Queenstown’s Kiwi Birdlife Park usually attracts thousands of visitors every year, and is recognised nationwide for its conservation success stories.

And now it needs New Zealand’s help.

After 34 years of operation, and with the same family at the helm, its international visitor numbers have dried up. Like many others it is targeting its domestic and local markets with great deals and packages to help keep the doors open and wildlife programmes running.

And for the month of June it’s launching an innovative ‘Koha for kiwi’ programme to help raise awareness and keep the wolf from the door.

The Kiwi Birdlife Park is a national treasure — it holds and displays over 23 species of native wildlife as part of nationally-managed programmes, takes part in a number of breed-for-release programmes, and has planted over 18,000 native plants providing essential food and shelter to wild native birds.

Park owner and director Paul Wilson says he is “painfully aware” that tourist numbers will be “very, very low” in the coming months.

“While it’s scary to open the gates for koha donations only in June, we recognise that we need to raise awareness of who we are and what we do with New Zealanders who’re being encouraged to explore their own backyard. We have a product that we are very proud of and this is a great opportunity to share it with as many Kiwis as possible.

“We’re not a government funded facility and are completely reliant on visitors and souvenir sales to fund our conservation efforts, while providing the highest level of care for our endangered native wildlife.

“A few months ago we completed a $1million state-of-the-art new kiwi house but partially because of the Covid situation we’re struggling to get the revenue we need to pay for a significant part of the building cost.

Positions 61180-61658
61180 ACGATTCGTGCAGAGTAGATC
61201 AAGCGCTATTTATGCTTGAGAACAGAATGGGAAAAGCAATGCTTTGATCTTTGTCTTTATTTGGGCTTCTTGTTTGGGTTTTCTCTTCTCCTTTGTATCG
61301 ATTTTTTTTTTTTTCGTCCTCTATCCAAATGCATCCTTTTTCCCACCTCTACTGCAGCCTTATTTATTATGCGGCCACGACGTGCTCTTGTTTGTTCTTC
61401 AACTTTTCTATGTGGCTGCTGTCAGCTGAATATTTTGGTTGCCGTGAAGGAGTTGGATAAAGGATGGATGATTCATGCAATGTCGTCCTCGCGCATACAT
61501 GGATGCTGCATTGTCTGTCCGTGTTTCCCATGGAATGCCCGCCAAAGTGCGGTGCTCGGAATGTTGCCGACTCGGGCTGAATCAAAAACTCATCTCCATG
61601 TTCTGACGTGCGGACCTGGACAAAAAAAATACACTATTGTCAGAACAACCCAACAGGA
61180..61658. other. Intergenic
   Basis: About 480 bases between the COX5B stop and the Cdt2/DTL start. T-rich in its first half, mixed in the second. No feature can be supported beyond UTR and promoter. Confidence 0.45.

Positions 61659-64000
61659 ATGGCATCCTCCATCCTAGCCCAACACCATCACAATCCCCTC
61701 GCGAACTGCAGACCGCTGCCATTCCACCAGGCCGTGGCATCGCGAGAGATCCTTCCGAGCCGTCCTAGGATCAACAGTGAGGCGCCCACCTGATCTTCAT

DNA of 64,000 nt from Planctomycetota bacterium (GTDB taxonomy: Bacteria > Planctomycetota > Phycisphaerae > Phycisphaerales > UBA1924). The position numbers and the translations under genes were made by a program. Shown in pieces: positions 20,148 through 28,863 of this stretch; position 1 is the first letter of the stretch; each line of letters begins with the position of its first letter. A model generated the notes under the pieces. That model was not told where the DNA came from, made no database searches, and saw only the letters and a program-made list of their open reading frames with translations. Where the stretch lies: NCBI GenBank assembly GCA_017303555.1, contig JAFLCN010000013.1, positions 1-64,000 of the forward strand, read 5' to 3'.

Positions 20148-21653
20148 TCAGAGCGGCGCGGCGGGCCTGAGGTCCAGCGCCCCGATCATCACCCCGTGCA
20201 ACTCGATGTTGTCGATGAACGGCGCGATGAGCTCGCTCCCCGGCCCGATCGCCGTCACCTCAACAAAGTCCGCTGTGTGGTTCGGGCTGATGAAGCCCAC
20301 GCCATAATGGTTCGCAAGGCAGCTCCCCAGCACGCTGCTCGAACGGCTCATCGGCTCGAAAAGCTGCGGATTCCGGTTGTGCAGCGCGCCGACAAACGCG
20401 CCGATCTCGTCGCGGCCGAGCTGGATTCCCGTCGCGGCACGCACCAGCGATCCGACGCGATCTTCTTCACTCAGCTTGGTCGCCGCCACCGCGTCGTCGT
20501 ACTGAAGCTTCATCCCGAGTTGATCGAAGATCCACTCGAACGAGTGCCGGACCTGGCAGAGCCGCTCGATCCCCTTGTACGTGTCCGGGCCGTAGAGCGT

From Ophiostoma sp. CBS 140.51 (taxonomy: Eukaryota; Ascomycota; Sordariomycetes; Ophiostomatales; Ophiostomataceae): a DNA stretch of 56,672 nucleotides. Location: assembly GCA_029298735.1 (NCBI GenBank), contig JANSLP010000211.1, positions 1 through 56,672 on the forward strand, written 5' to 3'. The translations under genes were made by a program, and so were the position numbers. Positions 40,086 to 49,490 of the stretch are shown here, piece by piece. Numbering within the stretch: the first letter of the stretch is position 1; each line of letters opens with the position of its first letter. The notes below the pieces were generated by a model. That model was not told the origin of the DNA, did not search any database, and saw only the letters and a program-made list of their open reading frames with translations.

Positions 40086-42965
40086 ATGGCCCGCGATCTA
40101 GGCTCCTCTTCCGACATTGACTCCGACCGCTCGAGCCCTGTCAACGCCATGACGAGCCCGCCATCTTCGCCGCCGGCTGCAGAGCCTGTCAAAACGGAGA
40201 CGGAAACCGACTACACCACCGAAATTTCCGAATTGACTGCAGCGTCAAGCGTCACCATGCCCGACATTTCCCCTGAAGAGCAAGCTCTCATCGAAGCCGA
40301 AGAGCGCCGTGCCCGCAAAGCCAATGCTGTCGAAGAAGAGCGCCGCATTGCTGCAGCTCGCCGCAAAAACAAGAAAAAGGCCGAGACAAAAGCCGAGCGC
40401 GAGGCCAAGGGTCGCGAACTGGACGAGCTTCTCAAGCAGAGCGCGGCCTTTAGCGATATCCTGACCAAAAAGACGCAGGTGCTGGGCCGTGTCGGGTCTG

“We visited every kiwi house in the country to make sure we built the best, and now have the largest kiwidisplay house of any Park in the country. Four of our kiwi are scheduled to be released into the wild over the next few months, but we keep some breeding pairs to add to this vital programme.”

The park is the first New Zealand facility accredited by Australasia’s Zoo and Aquarium Association for providing ‘positive animal welfare’.

KIWI BIRDLIFE PARK HISTORY

Nearly forty years ago, a Queenstown-based garage owner had an unlikely ‘vision’ – to build the resort town’s first birdlife and conservation park on an overgrown piece of wasteland.

Invercargill-born Dick Wilson and his wife Noeleen moved to Queenstown in the 1950s and opened their first garage and shop in Frankton. Twenty years later, Dick, a remarkable visionary, realised customers were asking where they could see New Zealand’s famous icon the kiwi.

An animal lover who was passionate about nature and native wildlife, he knew a piece of land was being used as a dumping site for old cars and rubbish on the edge of town. He applied to the Lake County Council to lease the land and was granted the lease for the land and use of a natural spring in the early 1980s. He was 57 years old when his dream project was given the green light.

After removing several tonnes of rubbish, fencing the entire area, clearing 2m-high blackberry and broom canes, building ponds and removing about  100 huge pine trees, Dick and son Paul built aviaries, the first Kiwi house and a ticket office, planting 10,000 native trees.

They contacted the New Zealand Wildlife Service (now Department of Conservation) to see how they could go about sourcing some birds, and two long and hard years later officially opened for business on January 13th1986. The park is still owned by Paul Wilson and his wife Sandra.